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Posted: 8/6/2002 8:22:30 AM EDT
[url=http://story.news.yahoo.com/news?tmpl=story&u=/nm/20020806/wl_nm/japan_hiroshima_dc_1]Hiroshima Hits 'Pax Americana' at A-Bomb Memorial[/url]
HIROSHIMA, Japan (Reuters) - The mayor of Hiroshima marked the anniversary of the world's first atomic bombing with a sharp rebuke for what critics charge is President Bush's unilateral diplomacy -- and an invitation to Bush to visit the city destroyed in a nuclear inferno 57 years ago. The anniversary comes days after a reminder that Japan -- which has made much of its status as the only nation to suffer a nuclear attack -- was researching an atomic bomb during World War II, and just months after a top politician hinted Tokyo might someday abandon its decades-old ban on nuclear weapons. The Peace Bell tolled at 8:15 a.m. -- the precise moment the Enola Gay B-29 warplane dropped the bomb on August 6, 1945 -- as the crowd stood and bowed their heads for a minute of silence in the still summer heat. The United States dropped a second atomic bomb on the southern city of Nagasaki on August 9. Six days later, Japan surrendered. [red]Hiroshima Mayor Tadatoshi Akiba lamented the world's growing tendency to forget the horrors of the atomic bomb[/red] and warned his audience that the dangers of nuclear war were rising. "For the victims of the atomic bomb...once again, a hot and bitter summer has returned," Akiba said. "With the return of the heat, the memories of that misery also return. "What is even more bitter is that those memories are fading from the world," he said. He added that the possibility of history's repeating itself had grown since the September 11 attacks on New York and Washington. Akiba invited Bush to Hiroshima "to confirm with his own eyes what nuclear weapons can do to human beings" and lashed out at Washington's go-it-alone stance. "America has not been given the right to impose a 'Pax Americana' and to decide the fate of the world," Akiba said. "Rather, we, the people of the world, have the right to insist that we have not given you the authority to destroy the world." JAPAN'S NUCLEAR STANCE [red]While Japan each year solemnly mourns its own war dead, less attention is paid to the victims of its military aggression and hardly any to the fact that its own military was engaged in research on an atomic bomb during World War II.[/red] In a small but timely reminder of that research, the Asahi Shimbun newspaper said at the weekend that secret documents on Japan's nuclear efforts, taken out of the country in 1949, had been returned to the institute in charge of the research. Historians have long known about the research, although how much progress was made is a subject of debate. Chief Cabinet Secretary Yasuo Fukuda, a close Koizumi aide, came under fire in June for hinting Japan might revise its "three non-nuclear principles" adopted in 1971.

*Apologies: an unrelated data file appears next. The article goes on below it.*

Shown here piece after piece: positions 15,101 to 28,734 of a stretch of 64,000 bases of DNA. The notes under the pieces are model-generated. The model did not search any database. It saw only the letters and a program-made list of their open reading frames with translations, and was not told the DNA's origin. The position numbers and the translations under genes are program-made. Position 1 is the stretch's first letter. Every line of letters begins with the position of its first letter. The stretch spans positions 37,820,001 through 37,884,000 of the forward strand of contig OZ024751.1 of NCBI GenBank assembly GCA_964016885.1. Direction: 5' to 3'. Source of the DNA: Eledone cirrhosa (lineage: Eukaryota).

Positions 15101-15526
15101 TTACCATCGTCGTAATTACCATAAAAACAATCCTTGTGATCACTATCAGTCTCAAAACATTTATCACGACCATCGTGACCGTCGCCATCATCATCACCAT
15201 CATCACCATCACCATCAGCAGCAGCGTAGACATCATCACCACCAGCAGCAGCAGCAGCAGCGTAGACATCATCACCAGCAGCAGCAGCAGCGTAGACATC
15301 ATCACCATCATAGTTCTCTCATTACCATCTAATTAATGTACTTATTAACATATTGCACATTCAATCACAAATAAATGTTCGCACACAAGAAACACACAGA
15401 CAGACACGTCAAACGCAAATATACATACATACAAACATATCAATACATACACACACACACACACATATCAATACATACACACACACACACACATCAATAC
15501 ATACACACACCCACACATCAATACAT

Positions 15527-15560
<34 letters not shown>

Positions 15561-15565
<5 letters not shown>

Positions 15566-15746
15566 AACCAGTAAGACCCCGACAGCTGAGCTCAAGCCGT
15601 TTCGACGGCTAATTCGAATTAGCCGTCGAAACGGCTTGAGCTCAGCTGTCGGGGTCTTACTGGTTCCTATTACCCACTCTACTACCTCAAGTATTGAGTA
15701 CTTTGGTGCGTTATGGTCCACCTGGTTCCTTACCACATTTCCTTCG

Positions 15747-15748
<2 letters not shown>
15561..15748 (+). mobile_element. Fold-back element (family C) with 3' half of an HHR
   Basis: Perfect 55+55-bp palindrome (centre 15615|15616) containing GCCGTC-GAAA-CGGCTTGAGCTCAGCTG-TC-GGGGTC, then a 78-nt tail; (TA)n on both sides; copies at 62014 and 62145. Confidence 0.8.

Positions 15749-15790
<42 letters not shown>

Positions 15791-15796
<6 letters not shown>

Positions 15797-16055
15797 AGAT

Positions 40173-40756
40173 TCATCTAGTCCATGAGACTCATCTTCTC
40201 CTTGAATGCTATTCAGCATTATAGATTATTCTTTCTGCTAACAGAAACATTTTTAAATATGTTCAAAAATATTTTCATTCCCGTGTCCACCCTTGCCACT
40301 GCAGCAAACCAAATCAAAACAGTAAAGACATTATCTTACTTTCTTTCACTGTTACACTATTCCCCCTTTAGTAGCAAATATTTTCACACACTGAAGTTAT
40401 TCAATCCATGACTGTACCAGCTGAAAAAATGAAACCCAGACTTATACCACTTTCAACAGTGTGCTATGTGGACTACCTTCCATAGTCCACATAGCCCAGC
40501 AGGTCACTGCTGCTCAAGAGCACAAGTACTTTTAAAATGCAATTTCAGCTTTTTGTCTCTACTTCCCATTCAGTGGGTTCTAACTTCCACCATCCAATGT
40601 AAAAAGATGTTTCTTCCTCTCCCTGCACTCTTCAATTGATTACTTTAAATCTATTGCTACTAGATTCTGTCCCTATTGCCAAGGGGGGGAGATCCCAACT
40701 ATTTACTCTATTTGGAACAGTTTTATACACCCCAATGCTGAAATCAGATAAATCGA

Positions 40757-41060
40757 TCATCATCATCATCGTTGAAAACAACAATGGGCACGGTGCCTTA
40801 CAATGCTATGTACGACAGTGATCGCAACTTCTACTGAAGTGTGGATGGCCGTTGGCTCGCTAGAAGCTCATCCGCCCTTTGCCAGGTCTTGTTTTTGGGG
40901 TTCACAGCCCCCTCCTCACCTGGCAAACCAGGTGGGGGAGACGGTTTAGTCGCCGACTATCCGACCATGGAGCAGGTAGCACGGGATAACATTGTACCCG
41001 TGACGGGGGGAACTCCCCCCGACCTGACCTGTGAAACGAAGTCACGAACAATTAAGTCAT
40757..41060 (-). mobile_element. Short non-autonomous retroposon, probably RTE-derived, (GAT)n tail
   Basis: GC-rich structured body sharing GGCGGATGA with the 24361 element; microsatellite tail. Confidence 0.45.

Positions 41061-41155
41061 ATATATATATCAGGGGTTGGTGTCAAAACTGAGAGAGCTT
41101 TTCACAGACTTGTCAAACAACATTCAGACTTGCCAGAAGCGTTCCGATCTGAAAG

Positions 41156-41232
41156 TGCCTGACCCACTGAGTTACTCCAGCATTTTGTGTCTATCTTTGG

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[i]Hiroshima Mayor Tadatoshi Akiba lamented the world's growing [b]tendency to forget the horrors of the atomic bomb[/b]...[/i] I wonder if they commemmorate "Pearl Harbor Day" or "Bataan Death March Day" or "Nanjing Massacre Day" or "Chinese And Korean Sex Slaves For Jap Troops Day" or "Torture of Tens Of Thousands of Allied Prisoners Day" or "Thousands of Biological Experiments on Chinese Prisoners Day" [pissed] [b]Bataan Death March:[/b] [img]http://ghostofbataan.com/image2/deathmarch.jpg[/img] [img]http://www.terracom.net/~vfwpost/bataandb2.jpg[/img] [b]Nanjing Massacre:[/b] [img]http://www-users.cs.umn.edu/~dyue/wiihist/njmassac/nmphoto/orphan_s.jpg[/img] [img]http://vikingphoenix.com/public/JapanIncorporated/1895-1945/behead.jpg[/img]
Link Posted: 8/6/2002 8:27:25 AM EDT
Hooray for our side ! After fighting on Guadlcanal and Iwo Jima ,my Uncle Steve would only have one thing to say " Semper Fi "
Link Posted: 8/6/2002 8:43:07 AM EDT
Hooray for Col. Paul Tibbets
Link Posted: 8/6/2002 9:13:28 AM EDT
I got a friend who was a Marine and was stationed near Hiroshima. He said there's a museum and everything, but the Japanese gloss over their aggression, and don't even mention ANY of the atrocities committed during and before the war. My buddy ended up marrying a 1/2 Japanese girl that had lived there all her life. She had NO idea about Pearl Harbor or Nanking or ANY of that. Their children are NOT taught any of it, and consequently, have little to NO understanding of why American troops are stationed there.
Link Posted: 8/6/2002 9:15:03 AM EDT
The anniversary comes days after a reminder that Japan -- which has made much of its status as the only nation to suffer a nuclear attack -- was researching an atomic bomb during World War II, and just months after a top politician hinted Tokyo might someday abandon its decades-old ban on nuclear weapons.
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??????? Did anyone get a red flag response on that comment? What da hell does that mean? I thought it was part of the WWII peace agreement. Lord knows..thats all we need. Japan with a Nuke and high tech knowledge....I bet they're working on it right now. I swear...each day, the tempest gets closer. [b][blue]NAKED[/blue][/b]
Link Posted: 8/6/2002 9:23:37 AM EDT